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  HOME | Latin America (Click here for more)

Ranching Pushes Paraguay’s Enlhet Indians off the Land

FILADELFIA, Paraguay – The Enlhet Indians of Paraguay’s Upper Chaco region have been the victims of the Bolivian and Paraguayan armies’ repression during the 1932-1935 Chaco War, as well as of the expansion of cattle ranches, which have wiped out a good deal of the forests.

The Enlhet, one of the last surviving native communities in the Paraguayan Chaco, have lost 98 percent of their territory in the past nine decades because of atrocities during the war, which left 50,000 Bolivians and 40,000 Paraguayans dead, and the unrestricted settlement of Mennonites.

The Enlhet communities are located a few kilometers from Filadelfia, the main settlement of the Mennonities, a religious group that has focused on cattle ranching and farming since its arrival in Paraguay in the 1920s.

Since then, the stories of the Chaco Indians and the European migrants, who headed to the Americas fleeing religious persecution, have become entangled.

Hanes Kalisch, a German linguist who has been living in the Enlhet community of Boqueron for decades and speaks the Indians’ language, told Efe the remaining groups are still struggling to keep their lands, language and culture, which vanish gradually with each new generation.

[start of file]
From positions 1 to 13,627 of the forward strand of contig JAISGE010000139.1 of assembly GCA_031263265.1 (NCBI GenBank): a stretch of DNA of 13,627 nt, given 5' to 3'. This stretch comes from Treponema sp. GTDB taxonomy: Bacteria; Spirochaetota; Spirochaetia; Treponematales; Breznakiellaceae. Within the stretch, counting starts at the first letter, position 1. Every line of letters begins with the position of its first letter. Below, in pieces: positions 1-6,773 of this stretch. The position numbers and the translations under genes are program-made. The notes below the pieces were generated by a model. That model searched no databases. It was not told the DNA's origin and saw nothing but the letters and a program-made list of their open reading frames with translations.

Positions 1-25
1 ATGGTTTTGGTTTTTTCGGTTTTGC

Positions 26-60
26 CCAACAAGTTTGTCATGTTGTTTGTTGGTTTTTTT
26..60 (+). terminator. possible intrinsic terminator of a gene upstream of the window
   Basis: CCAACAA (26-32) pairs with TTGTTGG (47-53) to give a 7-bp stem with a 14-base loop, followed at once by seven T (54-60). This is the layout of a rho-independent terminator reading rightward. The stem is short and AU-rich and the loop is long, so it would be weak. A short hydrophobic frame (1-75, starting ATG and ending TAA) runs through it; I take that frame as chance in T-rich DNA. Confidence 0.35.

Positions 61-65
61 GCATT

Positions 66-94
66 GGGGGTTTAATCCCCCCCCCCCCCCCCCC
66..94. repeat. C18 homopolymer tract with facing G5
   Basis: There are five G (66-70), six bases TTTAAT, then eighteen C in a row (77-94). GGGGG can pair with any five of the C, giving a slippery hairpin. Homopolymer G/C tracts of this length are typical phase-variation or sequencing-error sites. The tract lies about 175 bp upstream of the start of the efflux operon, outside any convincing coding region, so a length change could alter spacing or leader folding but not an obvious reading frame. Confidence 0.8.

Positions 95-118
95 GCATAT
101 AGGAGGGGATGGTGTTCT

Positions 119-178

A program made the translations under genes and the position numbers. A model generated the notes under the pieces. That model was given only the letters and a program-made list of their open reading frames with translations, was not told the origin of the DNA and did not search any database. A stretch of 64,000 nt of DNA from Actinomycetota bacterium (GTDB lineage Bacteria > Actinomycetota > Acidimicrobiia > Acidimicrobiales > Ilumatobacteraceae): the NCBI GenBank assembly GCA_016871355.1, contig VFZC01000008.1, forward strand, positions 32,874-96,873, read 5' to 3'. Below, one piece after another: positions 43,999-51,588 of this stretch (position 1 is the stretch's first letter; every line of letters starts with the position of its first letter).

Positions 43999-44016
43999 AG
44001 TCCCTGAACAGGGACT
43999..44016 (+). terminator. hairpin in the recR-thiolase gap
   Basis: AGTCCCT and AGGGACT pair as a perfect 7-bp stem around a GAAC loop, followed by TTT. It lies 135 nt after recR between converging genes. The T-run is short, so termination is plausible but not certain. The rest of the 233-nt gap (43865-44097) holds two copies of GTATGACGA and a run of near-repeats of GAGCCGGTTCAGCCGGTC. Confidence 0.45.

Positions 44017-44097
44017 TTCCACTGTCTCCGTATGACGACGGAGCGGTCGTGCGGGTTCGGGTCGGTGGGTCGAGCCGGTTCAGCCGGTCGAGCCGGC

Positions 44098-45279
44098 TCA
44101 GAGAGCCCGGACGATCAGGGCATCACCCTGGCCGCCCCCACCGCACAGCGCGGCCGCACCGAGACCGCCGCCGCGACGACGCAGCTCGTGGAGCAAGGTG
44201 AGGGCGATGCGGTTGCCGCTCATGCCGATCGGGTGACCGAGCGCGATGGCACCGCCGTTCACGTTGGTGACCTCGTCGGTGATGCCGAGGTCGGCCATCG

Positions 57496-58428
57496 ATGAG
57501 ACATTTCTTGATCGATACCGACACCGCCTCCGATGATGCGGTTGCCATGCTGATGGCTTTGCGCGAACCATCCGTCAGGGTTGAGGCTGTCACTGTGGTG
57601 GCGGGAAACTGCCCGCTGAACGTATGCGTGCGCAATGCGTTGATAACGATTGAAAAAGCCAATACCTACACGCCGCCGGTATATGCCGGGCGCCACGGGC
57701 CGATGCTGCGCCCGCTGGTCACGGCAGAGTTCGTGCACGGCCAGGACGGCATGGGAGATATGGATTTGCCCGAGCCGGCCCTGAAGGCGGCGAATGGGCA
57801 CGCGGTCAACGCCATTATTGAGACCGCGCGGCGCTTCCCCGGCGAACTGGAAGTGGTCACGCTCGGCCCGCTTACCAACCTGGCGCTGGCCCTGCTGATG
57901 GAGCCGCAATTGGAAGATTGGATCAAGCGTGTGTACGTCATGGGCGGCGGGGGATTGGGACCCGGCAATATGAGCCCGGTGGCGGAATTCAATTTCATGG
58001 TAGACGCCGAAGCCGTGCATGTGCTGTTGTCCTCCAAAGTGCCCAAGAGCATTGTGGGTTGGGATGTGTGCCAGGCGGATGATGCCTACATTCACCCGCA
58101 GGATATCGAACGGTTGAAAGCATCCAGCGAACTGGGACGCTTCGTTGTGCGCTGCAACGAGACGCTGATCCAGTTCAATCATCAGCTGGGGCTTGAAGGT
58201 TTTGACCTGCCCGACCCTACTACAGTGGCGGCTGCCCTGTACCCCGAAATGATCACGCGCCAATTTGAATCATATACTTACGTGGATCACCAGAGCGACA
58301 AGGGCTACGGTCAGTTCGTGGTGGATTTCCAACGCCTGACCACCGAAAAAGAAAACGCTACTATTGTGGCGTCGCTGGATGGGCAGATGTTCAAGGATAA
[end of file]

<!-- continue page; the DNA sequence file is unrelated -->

“The territory lost is by now irretrievable since deforestation has reached their lagoons,” said Kalisch, who has produced documentaries to record and preserve Enlhet history. “The struggle is about subsistence, since memory and customs are lost as this people have been decimated.”

A community initiative has gained the support of the Paraguayan government, placing signs at different places in the Mennonite colonies to mark important sites in Enlhet history and culture, a project opposed by the settlers, who protest when people with cameras approach the signs.

The project, “The Country of the Enlhet,” aims to identify symbolic places where ancestors fished, hunted or gathered.

Some of the sites are outside and others inside the urban area of what is now the Mennonite settlement of Neuland.

Lack of government control over many decades allowed widespread deforestation, isolating the natives’ communities due to the absence of infrastructure in the region, Kalisch said.

The Gran Chaco, South America’s second-largest forested area and designated a Biosphere Reserve by UNESCO, is shared by Argentina, Paraguay, Bolivia and Brazil, and it is the region of the world with the fastest rate of deforestation, affecting the ecosystem, native populations and peasants, Kalisch said.

Some 2,300 hectares (5,700 acres) of land are deforested in Paraguay each month, environmental group Guyra Paraguay said.

 

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